Only 1-in-5 of new ‘donors’ have actually given blood

NHS Blood and Transplant is urging anyone considering becoming a blood donor to make 2023 the year they save lives.

Lifesavers: The NHS is appealling for more blood donors from black heritage to come forward

New figures reveal around 235,000 people who signed up to give blood last year are yet to make their first donation.

During 2022, more than 60,000 people registered with Give Blood in Greater London but only around 22,000 of them have taken the next step and attended an appointment.

The first amber alert on blood stocks shortages during October sparked a huge response from the public wanting to help and led to 11,932 people in Greater London registering over the four weeks. But only 1-in-5 has donated so far.

NHS London states that some of the slow uptake may be because there were limited appointments available for first-time donors because of staffing issues and the need to prioritise existing donors.

Existing donors are prioritised at these times as their blood type is known and they are more likely to complete a successful donation, which means appointments for first-time donors are reduced.

Blood stocks have since stabilised and there are now more slots available for new donors.

NHS Blood and Transplant is urging new registrants who have not yet donated to take the next step and book an appointment.

There is an urgent need for more donors of black heritage as they are more likely to have the blood type needed to treat sickle cell patients – the country’s fastest growing genetic blood disorder. The demand for ethnically matched blood for these patients is on the rise and has already doubled in recent years.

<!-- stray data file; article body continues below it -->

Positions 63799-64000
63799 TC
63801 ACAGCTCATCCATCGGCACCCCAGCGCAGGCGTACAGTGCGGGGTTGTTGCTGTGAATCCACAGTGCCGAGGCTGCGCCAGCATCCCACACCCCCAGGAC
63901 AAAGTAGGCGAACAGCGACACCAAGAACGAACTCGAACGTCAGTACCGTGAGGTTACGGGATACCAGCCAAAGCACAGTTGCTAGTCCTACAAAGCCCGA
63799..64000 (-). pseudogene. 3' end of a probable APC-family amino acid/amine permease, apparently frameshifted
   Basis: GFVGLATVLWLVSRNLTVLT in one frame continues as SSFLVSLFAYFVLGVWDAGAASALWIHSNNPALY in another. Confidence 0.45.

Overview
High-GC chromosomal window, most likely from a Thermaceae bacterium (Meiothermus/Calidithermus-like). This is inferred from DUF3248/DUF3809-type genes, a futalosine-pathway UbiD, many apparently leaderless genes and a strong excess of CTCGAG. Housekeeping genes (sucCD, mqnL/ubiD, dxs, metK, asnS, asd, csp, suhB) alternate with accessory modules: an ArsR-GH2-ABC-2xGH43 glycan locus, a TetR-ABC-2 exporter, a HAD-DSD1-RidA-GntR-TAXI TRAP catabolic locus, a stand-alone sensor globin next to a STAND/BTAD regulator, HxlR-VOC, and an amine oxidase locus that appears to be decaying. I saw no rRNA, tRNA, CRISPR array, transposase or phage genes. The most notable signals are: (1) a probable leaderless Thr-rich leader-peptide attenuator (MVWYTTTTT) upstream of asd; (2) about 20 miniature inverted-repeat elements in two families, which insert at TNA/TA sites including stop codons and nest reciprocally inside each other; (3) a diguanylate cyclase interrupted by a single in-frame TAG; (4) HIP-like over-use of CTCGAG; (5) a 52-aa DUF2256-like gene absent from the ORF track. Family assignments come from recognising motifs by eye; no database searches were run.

Permanent donor centres have greater availability and longer opening hours than mobile sessions that are held in community venues such as church halls.

“We always need new people to join our amazing community of lifesaving blood donors and help meet the needs of patients right now and in the future,” said David Rose at NHS Blood and Transplant.

“If you are one of the nearly 38,000 people in Greater London who registered last year but are yet to attend an appointment, or you’re thinking about signing up to donate, please make 2023 the year you save lives. Every donation counts. Giving blood is quick and easy, and you will feel amazing afterwards.”

The call comes as NHS Blood and Transplant launches the second phase of its first mass home blood type testing campaign to help identify 5,000 individuals with the critical O negative blood. O negative blood is the universal blood type that can be given to any patient in an emergency or where their blood type isn’t known.

Over the next six weeks, 36,000 home testing kits will be sent to people who have recently registered but have not yet made an appointment. Those found to have O negative blood will be offered priority appointments.

If needed, the search will widen out and kits will be posted to up to 100,000 people registered with Give Blood over the coming months, until enough people with O negative blood are identified and booked on to donate: People who register but don’t book an appointment are contacted by phone and email with opportunities to donate in their area to encourage them to make their first donation.

Blood is needed to help the NHS treat patients with cancer, blood disorders and those suffering medical trauma or undergoing surgery, and O negative blood is mostly used for emergency care. Each donation can save or improve up to three lives.

Register now and book an appointment at on the GiveBloodNHS app or call 0300 123 23 23.

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